- Katie Rife
Up until recently, when a movie turned out to be a major bomb — not just a financial failure but a symbol of waste, a legend, a stink bomb — there was usually a movie star’s name imprinted on it. The star became part of the movie’s infamy, and he also took on some of the blame. Just think of a folly like “Ishtar” (1987), in which the combined star wallop of Dustin Hoffman and Warren Beatty couldn’t add up to a hill of beans in the desert, or “Battlefield Earth” (2000), which proved that John Travolta in the middle of the Travoltassance couldn’t sell a sci-fi epic that was really an obsequious vanity project. “Heaven’s Gate,” the movie that brought down a movie studio, was the exception that proved the rule: No one really thought of it as a Kris Kristofferson film, but that’s because there was »
- Owen Gleiberman
An adaptation of Vince Flynn’s novel of the same name, American Assassin has entered pre-production at CBS Films and Lionsgate, with Michael Keaton and Dylan O’Brien – who is, thankfully, nearing a full recovery after the severe injury suffered while filming The Maze Runner – already on board.
Stephen Schiff is the scribe attached to adapt Flynn’s source material, chronicling the rise and rise of O’Brien’s Mitch Rapp, an “Arab linguistics who joins the CIA as an assassin after his girlfriend is killed in a terrorist attack. Keaton is playing his reluctant mentor, a Cold War veteran. When the two are enlisted by the CIA to investigate a wave of apparently random attacks on both military and civilian targets, the tracks lead to a mysterious operative intent »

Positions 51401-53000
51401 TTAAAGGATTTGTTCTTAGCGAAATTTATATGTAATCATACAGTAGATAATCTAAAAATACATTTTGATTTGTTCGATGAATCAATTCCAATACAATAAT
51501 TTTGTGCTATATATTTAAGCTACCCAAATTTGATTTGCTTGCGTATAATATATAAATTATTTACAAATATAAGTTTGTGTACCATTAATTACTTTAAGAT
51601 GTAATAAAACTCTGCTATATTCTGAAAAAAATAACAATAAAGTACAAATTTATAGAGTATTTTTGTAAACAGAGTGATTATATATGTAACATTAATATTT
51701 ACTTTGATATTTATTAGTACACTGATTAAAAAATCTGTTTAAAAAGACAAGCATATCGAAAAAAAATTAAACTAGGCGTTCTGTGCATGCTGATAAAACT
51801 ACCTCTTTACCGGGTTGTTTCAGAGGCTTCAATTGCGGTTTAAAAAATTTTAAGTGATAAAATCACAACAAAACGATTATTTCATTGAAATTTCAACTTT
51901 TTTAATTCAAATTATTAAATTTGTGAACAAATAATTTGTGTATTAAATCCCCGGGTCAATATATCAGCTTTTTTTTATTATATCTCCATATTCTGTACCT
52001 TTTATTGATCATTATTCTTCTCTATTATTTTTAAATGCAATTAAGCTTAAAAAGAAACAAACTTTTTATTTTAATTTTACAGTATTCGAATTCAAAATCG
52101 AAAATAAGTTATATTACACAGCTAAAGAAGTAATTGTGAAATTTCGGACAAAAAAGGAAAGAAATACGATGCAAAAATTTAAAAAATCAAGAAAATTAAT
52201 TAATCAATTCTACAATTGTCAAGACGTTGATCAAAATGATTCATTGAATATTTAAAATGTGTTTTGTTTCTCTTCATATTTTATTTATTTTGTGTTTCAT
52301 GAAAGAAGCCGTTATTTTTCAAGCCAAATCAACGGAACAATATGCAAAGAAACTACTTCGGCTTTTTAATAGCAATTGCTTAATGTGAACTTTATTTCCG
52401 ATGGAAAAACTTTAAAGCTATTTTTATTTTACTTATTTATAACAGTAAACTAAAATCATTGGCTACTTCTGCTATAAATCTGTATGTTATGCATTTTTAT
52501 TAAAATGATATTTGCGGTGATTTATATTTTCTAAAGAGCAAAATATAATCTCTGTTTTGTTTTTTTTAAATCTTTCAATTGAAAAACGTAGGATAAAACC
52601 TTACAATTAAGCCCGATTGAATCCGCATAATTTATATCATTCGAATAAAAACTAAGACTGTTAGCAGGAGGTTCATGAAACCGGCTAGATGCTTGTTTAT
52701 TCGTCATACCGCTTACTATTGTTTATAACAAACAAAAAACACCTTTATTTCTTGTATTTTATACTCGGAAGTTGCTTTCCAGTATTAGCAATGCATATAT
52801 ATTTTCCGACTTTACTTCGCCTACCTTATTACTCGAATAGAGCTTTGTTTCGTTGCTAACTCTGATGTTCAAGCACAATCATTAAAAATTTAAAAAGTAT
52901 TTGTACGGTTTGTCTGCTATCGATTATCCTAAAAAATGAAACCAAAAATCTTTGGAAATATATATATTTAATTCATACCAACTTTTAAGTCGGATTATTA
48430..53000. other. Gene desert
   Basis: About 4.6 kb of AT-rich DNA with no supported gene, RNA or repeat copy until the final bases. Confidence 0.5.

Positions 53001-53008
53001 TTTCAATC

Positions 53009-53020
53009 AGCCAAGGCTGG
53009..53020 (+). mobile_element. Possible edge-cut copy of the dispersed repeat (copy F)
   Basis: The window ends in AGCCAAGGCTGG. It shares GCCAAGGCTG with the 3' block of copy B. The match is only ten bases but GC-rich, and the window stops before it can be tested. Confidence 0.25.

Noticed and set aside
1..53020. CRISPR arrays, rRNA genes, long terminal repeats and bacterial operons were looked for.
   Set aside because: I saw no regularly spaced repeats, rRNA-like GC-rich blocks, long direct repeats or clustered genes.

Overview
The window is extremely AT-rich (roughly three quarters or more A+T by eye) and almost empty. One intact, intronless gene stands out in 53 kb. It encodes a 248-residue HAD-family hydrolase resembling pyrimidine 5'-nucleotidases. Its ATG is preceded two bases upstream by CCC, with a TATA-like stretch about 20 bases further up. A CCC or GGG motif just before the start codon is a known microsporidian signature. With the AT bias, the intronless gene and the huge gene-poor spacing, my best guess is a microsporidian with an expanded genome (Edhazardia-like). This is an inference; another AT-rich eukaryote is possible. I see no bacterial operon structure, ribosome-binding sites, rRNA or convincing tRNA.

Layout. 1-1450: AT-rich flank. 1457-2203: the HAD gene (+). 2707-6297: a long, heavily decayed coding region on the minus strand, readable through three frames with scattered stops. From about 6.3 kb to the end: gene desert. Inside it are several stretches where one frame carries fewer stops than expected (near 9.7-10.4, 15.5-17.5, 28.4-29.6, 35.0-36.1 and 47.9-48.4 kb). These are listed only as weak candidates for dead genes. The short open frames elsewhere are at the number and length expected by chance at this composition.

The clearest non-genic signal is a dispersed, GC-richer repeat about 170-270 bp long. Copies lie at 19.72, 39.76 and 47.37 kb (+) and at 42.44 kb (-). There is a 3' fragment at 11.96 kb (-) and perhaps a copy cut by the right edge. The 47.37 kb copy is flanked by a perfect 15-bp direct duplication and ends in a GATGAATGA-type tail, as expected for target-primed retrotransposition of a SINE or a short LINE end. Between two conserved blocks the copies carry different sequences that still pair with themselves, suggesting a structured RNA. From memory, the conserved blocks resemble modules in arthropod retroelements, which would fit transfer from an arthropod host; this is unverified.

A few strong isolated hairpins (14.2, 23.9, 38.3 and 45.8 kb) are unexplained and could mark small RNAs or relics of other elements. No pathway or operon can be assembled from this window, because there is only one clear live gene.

- Michael Briers
In recent years, the war between movie fans and film critics — if, in fact, it is a war — has had its flare-ups. Remember what happened when “The Dark Knight Rises” was about to be released in 2012? It may seem like a tempest in a batcave now, but the collective desire to see that movie struck such a frenzied nerve of anticipation that a handful of critics who gave it negative reviews actually received death threats.
When director Christopher Nolan was asked to comment on the threats during an interview outside the film’s London premiere, he ducked the issue by saying, “I think the fans are very passionate about these characters, the way a lot of people are very passionate.” I’m sure that Nolan wasn’t, in any way, trying to lend passive-aggressive support to violence against critics. But he was clearly bending over backwards to look like he »
- Owen Gleiberman
Simon Brew Jul 28, 2016
Finding Dory swims (had to be done) into UK cinemas this weekend, with it already breaking records at the box office in the Us, and earning no shortage of acclaim too.